Be careful driving or operating machinery until you know how Parnate affects you. Parnate may cause drowsiness, dizziness or light-headedness in some people. Make sure you know how you react to Parnate before you drive a car or operate machinery.

Be careful when drinking alcohol while you are taking this medicine. If you drink alcohol, drowsiness, dizziness or light-headedness may be worse.


Tell your doctor or pharmacist as soon as possible if you do not feel well while you are taking Parnate.

This medicine helps most people with depression, but it may have unwanted side effects in some people. All medicines can have side effects. Sometimes they are serious, most of the time they are not. You may need medical attention if you get some of the side effects.

Do not be alarmed by the following lists of side effects. You may not experience any of them.

Ask your doctor or pharmacist to answer any questions you may have.

Tell your doctor or pharmacist if you notice any of the following and they worry you:

  • rash
  • dizziness or blurred vision
  • drowsiness, weakness or fatigue
  • feeling numbness or pins and needles
  • difficulty sleeping
  • chills, tremors
  • nervousness
  • dry mouth
  • nausea, vomiting
  • constipation, diarrhoea
  • stomach pain, loss of appetite
  • ringing in the ears
  • swelling in ankles or limbs
  • excess sweating
  • sexual problems.

Tell your doctor immediately if you notice any of the following:

  • thoughts of suicide
  • severe dizziness or fainting on standing
  • fever
  • unusual bleeding or bruising
  • reduction in some blood cells
  • yellowing of the skin and eyes (jaundice)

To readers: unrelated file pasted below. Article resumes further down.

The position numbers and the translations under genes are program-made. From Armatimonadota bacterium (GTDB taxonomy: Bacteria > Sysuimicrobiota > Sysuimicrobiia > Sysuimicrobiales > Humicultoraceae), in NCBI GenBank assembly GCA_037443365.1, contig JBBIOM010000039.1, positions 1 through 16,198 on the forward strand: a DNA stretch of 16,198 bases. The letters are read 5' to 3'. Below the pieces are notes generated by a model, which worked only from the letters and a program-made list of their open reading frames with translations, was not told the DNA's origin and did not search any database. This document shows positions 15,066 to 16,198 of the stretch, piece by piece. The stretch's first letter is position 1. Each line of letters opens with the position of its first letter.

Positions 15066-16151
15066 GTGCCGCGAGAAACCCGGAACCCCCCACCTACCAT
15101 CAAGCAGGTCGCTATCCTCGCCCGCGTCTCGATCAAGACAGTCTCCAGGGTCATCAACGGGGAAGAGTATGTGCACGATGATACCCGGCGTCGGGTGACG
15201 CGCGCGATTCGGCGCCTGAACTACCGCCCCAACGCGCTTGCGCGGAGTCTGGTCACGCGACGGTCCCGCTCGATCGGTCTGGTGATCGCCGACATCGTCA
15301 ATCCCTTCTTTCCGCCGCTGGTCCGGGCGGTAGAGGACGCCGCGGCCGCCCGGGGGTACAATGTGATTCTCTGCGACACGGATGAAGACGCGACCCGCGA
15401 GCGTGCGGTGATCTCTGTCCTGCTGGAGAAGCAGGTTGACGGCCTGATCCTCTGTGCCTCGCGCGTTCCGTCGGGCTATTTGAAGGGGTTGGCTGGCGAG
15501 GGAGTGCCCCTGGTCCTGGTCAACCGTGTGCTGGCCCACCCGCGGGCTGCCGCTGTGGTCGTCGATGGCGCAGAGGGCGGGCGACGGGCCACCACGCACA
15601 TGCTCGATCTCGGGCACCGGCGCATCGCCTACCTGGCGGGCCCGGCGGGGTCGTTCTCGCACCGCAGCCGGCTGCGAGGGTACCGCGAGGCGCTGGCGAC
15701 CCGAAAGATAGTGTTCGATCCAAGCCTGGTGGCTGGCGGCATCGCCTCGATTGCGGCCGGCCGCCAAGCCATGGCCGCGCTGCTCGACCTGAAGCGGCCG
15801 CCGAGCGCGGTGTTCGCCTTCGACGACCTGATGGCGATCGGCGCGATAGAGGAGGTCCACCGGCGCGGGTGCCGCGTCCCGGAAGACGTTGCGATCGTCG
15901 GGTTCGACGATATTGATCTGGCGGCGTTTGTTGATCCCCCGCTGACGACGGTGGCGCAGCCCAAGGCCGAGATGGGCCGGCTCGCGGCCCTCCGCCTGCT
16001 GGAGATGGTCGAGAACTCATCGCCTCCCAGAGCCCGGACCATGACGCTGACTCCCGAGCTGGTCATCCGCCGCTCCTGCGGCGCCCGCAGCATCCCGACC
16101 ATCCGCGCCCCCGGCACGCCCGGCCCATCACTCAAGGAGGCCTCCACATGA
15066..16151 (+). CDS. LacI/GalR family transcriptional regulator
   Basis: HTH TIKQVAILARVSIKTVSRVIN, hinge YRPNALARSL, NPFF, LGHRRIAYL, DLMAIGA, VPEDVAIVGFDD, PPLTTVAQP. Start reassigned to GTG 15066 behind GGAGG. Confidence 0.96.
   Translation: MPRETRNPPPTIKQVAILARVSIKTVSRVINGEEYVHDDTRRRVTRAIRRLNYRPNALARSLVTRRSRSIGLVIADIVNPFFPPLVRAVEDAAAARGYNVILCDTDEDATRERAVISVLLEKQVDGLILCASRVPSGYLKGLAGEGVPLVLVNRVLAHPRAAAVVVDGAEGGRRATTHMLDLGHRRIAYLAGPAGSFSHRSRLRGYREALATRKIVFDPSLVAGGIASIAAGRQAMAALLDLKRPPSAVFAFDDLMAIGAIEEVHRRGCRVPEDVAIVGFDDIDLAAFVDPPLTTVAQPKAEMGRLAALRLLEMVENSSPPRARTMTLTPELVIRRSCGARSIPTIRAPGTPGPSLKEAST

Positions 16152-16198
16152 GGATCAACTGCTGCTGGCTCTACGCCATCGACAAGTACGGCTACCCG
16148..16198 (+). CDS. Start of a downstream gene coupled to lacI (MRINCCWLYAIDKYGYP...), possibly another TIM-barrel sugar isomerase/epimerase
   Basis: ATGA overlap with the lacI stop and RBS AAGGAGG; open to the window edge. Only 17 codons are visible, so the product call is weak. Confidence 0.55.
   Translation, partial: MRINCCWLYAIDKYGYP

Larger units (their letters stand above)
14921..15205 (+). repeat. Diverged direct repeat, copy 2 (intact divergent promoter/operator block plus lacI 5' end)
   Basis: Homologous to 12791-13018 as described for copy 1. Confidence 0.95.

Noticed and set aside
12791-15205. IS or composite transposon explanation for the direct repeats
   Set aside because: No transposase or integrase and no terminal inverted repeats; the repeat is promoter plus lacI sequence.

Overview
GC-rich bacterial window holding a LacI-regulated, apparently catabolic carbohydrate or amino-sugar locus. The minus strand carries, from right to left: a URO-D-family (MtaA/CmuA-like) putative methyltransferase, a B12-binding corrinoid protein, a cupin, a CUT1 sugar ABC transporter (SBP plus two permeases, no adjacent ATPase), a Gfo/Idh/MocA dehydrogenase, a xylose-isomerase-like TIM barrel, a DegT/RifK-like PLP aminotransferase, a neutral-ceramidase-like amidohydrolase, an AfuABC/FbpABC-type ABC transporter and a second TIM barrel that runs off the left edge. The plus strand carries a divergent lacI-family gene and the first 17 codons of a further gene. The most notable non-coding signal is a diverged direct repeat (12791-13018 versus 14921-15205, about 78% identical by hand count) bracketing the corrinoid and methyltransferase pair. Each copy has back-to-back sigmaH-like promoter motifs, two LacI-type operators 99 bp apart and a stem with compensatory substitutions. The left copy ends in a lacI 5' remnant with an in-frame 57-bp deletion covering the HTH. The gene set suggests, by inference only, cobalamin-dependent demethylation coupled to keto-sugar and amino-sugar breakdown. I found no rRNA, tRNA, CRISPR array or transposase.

• agitation, confusion or nervousness
  • muscle spasms or twitches
  • difficulty passing urine or unable to empty urine from bladder.

The above list includes serious side effects that may require medical attention.

Stop taking Parnate and contact your doctor or go to the Emergency Department of your nearest hospital if any of the following happens:

  • serious allergic reaction (swelling of the face, lips, mouth or throat which may cause difficulty swallowing or breathing)
  • chest palpitations, fast heartbeat or frequent headaches
  • headache which may start at the back of the head and radiate forward, accompanied by chest pain, palpitations, neck stiffness or soreness, nausea, vomiting, either fast or slow heartbeat, sweating, with initial paleness sometimes followed by flushing of the skin, enlarged pupils and light sensitivity.

The above list includes very serious side effects. You may need urgent medical attention or hospitalisation.

Some side effects (for example, changes in liver function or blood) can only be found when your doctor does tests from time to time to check your progress.

Tell your doctor or pharmacist if you notice anything that is making you feel unwell.

Other side effects not listed above may also occur in some people.



Keep your tablets in the blister pack until it is time to take them. If you take the tablets out of the pack they may not keep well.

Keep the pack in a cool dry place where the temperature stays at or below 25°C.

Do not store Parnate in the bathroom or near a sink. Do not leave it on a window sill or in the car. Heat and dampness can destroy some medicines.

Keep Parnate where children cannot reach it. A locked cupboard at least one-and-a-half metres above the ground is a good place to store medicines.


If your doctor tells you to stop taking Parnate or the expiry date has passed, ask your pharmacist what to do with any tablets that are left over.


What it looks like

Parnate tablets are red, round, biconvex film coated tablets. Each Parnate tablet contains 10 mg of tranylcypromine (as sulfate). Parnate comes in packs of 50 tablets.


Parnate contains 10 mg of tranylcypromine as the active ingredient. It also contains:

  • calcium sulfate dihydrate
  • maize starch
  • sucrose
  • magnesium stearate
  • gelatin
  • erythrosine aluminium lake
  • Opadry complete film coating system 06H250000 Red PI (106298)
  • carnauba wax.

Parnate tablets do not contain lactose, gluten or tartrazine.


Distributed in Australia by:

Amdipharm Mercury (Australia) Pty Ltd
Level 9, 76 Berry Street
North Sydney NSW 2060

Australian registration number: AUST R 174086

Distributed in New Zealand by:

Boucher & Muir (NZ) Ltd t/a Mercury Pharma (NZ)
39 Anzac Road
Browns Bay
Auckland 0753

This leaflet was revised on 12 December 2022.

Amdipharm Mercury (Australia) Pty Ltd is licensed to use the trademark Parnate.

Published by MIMS February 2023